But while the California Association of Midwives is supporting the bill, the group's president argued that the legislation will not go far enough until it eliminates a physician supervision requirement that she called pointless.

"For 20 years we've been required to have physician supervision, and for 20 years physicians have not supervised us," California Association of Midwives President Constance Rock said at a rally for the bill. "We have 20 years of evidence that we know what we're doing."

At a recent hearing on the bill, Rock said physicians still have a role to play when complications afflict a pregnancy. But the status quo, Rock said, discourages formally cultivating those relationships.

"It prevents us from being in the system, where we want to be," Rock testified. "Many of us have developed individual relationships with physicians that are happy to collaborate with us, who consult with us, who we work closely with, but it has to be underground."

The bill's sponsors also want to ensure midwives are prepared to work with physicians if they encounter health issues with their clients.

Smith-Crowley said they want to guard against a situation in which a woman begins her birth at home, runs into complications and arrives at a hospital, in the middle of labor, where no one knows her or has records on her pregnancy.

"The data shows that home birth can be as safe for the mother as a hospital setting when that care is provided as part of integrated health care delivery," Smith-Crowley said.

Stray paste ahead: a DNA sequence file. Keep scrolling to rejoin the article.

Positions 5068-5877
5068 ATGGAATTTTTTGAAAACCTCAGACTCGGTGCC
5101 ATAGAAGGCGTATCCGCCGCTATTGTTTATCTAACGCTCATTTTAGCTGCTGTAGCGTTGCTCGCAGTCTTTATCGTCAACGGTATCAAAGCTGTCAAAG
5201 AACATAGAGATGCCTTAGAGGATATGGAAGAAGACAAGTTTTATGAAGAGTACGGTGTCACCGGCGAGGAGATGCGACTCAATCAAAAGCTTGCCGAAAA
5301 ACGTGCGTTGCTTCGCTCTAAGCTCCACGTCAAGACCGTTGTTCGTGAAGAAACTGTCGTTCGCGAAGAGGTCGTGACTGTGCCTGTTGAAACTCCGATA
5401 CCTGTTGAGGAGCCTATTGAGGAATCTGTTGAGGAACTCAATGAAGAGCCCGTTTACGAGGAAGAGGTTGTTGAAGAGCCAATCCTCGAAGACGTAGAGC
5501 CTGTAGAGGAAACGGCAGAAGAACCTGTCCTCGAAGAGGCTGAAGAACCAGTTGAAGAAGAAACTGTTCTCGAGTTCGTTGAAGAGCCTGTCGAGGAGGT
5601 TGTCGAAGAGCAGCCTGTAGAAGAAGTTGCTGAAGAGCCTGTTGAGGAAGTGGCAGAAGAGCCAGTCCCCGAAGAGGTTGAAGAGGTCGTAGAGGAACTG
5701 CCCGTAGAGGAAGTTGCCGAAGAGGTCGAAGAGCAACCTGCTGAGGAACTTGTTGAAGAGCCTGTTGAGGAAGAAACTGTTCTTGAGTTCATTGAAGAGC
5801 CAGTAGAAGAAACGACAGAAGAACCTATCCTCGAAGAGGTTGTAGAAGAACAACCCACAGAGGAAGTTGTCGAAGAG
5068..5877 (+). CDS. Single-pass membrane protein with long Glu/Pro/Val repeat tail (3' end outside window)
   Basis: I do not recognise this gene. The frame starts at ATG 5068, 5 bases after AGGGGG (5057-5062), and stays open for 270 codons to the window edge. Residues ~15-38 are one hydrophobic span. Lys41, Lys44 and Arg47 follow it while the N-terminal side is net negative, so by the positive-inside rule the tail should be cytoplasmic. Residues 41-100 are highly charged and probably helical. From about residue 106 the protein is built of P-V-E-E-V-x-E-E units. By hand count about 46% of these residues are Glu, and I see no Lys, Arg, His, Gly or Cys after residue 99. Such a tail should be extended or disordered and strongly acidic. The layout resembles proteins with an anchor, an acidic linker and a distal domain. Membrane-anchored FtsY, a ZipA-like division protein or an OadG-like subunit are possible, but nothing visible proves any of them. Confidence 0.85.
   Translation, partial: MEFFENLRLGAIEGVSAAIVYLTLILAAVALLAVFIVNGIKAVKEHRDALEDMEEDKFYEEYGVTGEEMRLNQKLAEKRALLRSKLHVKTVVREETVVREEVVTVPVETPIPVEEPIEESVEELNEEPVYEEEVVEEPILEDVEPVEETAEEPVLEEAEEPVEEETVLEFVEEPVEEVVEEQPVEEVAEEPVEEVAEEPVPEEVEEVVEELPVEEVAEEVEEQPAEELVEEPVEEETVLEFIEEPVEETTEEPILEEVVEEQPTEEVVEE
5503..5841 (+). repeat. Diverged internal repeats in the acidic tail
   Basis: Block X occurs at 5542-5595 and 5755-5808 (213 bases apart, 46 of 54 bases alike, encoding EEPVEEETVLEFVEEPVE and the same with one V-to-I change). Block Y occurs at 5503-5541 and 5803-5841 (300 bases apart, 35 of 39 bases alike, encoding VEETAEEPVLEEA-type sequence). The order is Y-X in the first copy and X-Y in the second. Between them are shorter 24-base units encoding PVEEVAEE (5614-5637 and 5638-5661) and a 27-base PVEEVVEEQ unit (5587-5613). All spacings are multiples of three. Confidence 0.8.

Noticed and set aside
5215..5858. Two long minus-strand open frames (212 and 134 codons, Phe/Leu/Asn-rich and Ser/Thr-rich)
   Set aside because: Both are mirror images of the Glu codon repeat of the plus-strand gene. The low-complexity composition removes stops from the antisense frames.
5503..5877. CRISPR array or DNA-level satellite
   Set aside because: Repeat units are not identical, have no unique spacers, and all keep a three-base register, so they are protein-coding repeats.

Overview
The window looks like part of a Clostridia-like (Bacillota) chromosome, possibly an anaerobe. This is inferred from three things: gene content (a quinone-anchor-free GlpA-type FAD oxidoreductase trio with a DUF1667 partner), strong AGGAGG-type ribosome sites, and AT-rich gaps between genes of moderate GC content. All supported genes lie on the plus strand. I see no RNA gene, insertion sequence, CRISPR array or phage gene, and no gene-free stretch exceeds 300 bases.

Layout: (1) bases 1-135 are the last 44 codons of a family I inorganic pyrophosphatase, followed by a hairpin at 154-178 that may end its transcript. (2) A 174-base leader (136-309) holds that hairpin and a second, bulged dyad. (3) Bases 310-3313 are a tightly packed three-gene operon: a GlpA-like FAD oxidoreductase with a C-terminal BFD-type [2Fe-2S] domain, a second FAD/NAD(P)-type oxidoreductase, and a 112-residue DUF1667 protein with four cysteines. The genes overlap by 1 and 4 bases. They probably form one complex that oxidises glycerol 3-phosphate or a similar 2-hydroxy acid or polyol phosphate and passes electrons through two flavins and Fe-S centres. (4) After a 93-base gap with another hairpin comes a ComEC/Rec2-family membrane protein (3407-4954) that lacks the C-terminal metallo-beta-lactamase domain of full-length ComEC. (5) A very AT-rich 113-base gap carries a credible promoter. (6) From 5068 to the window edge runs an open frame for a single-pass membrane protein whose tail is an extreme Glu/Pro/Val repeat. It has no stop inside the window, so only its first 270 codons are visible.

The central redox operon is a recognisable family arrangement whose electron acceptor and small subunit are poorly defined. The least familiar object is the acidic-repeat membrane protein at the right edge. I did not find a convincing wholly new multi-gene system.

Assemblywoman Susan Bonilla, D-Concord, who is carrying the legislation, acknowledged that the bill as currently written doesn't reshape the interplay between physicians and midwives. She said her ultimate goal is to eliminate the physician-supervision requirement.

To that end, Bonilla said she plans to hold meetings during the Assembly's July recess so she can have the bill amended by the time it goes before an appropriations committee, its next stop.

"Trying to have these very difficult conversations around physician supervision is something that could preserve and aid and make it easier, not only for midwives to continue to practice, but for more women to be able to access midwives for their deliveries," Bonilla said.

Midwives also invoke issues with access. California is poised to add a million people to Medi-Cal with the coming federal health care overhaul.

But because supervising doctors aren't present at births, midwives cannot be reimbursed by Medi-Cal. That cuts low-income women off from home births, advocates say.

"Families that are Medi-Cal recipients, if they can't pay out of pocket, then they just don't have access to those services," said Adeola Adeseun, president of California Families for Access to Midwives. "And obviously, the fact that they're on Medi-Cal indicates they don't have $5,000 laying around."

Call Jeremy B. White, Bee Capitol Bureau, (916) 326-5543. Follow him on Twitter @CapitolAlert.